Monday, June 14, 2010
Week One – June 5 through June 9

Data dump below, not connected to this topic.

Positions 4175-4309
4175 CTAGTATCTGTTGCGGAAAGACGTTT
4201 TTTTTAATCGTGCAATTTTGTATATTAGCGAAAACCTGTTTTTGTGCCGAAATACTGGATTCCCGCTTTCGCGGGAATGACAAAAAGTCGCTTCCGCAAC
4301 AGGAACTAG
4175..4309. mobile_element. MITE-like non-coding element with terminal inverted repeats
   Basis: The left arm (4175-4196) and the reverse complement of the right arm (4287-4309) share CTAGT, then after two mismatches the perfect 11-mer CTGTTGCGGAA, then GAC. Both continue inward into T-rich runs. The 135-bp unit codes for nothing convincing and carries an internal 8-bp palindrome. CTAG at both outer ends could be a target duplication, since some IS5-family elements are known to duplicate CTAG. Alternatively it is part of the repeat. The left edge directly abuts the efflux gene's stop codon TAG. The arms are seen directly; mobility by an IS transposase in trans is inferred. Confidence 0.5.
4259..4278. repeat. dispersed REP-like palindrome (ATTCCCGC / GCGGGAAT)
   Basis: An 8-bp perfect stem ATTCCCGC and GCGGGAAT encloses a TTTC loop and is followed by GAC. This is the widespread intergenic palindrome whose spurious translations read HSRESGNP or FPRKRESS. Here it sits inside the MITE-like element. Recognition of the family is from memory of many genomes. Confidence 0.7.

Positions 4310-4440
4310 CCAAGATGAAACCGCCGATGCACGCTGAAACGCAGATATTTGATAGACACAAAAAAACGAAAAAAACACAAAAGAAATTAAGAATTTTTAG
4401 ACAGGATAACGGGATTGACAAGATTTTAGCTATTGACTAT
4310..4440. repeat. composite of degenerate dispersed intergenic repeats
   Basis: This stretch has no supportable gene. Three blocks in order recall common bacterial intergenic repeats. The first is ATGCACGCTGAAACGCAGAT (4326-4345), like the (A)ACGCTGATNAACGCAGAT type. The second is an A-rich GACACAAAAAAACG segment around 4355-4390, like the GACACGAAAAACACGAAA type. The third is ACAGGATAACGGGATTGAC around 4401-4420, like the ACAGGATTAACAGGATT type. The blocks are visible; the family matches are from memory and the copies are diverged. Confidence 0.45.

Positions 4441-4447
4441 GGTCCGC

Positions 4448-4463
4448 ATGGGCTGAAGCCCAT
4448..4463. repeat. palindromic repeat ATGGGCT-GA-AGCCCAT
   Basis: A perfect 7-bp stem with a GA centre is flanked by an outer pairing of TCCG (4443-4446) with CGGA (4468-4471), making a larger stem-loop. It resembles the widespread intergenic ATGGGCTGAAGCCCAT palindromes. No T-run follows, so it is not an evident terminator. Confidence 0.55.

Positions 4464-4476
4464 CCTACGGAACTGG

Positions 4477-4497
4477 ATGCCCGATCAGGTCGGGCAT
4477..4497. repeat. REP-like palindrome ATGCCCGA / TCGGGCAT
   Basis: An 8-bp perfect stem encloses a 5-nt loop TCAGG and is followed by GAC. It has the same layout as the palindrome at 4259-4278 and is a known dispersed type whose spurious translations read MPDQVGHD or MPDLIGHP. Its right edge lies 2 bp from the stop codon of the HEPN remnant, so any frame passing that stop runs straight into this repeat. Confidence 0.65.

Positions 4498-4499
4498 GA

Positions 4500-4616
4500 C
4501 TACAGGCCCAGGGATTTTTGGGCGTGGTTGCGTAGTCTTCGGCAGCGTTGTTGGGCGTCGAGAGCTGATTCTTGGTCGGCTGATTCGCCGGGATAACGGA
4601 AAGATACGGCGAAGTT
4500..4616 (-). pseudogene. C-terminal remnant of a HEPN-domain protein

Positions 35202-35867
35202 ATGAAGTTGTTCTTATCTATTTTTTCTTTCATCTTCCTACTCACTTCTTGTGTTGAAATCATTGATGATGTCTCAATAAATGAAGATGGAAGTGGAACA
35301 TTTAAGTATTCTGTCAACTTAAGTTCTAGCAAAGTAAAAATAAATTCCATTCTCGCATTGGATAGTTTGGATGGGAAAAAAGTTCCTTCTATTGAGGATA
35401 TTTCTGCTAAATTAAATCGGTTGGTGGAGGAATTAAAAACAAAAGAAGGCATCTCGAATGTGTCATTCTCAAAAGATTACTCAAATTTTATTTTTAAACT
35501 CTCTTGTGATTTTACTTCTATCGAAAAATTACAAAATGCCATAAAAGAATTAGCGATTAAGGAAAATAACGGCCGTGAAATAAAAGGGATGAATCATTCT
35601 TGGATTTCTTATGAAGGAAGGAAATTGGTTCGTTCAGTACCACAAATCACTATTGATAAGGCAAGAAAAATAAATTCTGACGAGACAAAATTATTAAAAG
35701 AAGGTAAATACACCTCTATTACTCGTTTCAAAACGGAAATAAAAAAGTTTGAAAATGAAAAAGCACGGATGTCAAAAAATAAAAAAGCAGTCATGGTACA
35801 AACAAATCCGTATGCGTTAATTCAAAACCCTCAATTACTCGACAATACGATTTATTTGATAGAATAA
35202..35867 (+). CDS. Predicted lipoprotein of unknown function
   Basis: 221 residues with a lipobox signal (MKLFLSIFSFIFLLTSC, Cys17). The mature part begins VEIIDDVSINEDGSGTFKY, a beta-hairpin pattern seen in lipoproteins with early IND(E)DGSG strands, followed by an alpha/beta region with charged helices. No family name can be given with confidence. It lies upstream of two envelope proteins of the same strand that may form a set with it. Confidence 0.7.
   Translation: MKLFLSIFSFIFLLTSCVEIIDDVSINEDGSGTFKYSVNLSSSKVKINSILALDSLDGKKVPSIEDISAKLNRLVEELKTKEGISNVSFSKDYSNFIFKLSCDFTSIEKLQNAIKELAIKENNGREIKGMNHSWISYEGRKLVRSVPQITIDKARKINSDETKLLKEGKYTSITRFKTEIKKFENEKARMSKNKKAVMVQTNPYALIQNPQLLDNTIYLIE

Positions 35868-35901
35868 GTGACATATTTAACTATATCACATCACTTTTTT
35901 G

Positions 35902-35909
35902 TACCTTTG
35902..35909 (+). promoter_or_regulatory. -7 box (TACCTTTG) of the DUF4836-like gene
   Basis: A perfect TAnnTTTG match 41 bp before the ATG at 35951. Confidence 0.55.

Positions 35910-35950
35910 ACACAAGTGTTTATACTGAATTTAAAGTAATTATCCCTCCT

We landed in Togo around 8pm on June 5th. We were met by the PC Director of the Country and a few other staff members. Our luggage was quickly loaded onto buses and we were driven to our “hotel”. There was a tasty Togolese meal waiting for us at the hotel. The Director made a few welcoming remarks, and we were left on our own to settle in. I shared a room with Christine on the third floor, and managed to “lug” all my luggage up the three flights of stairs. There were two beds in each room. The beds had very thin mattresses and mosquito nets. The ‘hotel’ was rough to say the least. Our first night was a good stepping stone into a life without luxuries such as ice, warm water, plumbing and absent of anything American. We awaken to the roosters crowing, and it seems that will be our alarm clocks from this day forward. It is the rainy season in Togo. The ceiling in my bedroom leaked each time it rained, and you could see mold growing almost everywhere. This was to be our home for the next four days, as we processed through the Peace Corps system in Togo. The next several days in Togo were all about how to stay alive in Africa. Our workbook with the acronym (SHIT) Staying Healthy in Togo, covered malaria, African diseases, and how to filter our water, and care for our very own water filter system. We also received a couple vaccinations a day, and began to take two different kinds of malaria prevention medication. We had training on how to take a bucket bath and how to wash our dishes and our clothes, and the day we left for the training site we received our very own bath bucket and got to pick out a panga (pon-ya) which is wrap around fabric you wear after your shower. The malaria training session was quite effective. I’m quite sure all twenty-four of us will be vigilant about staying on our medication and making sure our mosquito nets are secure.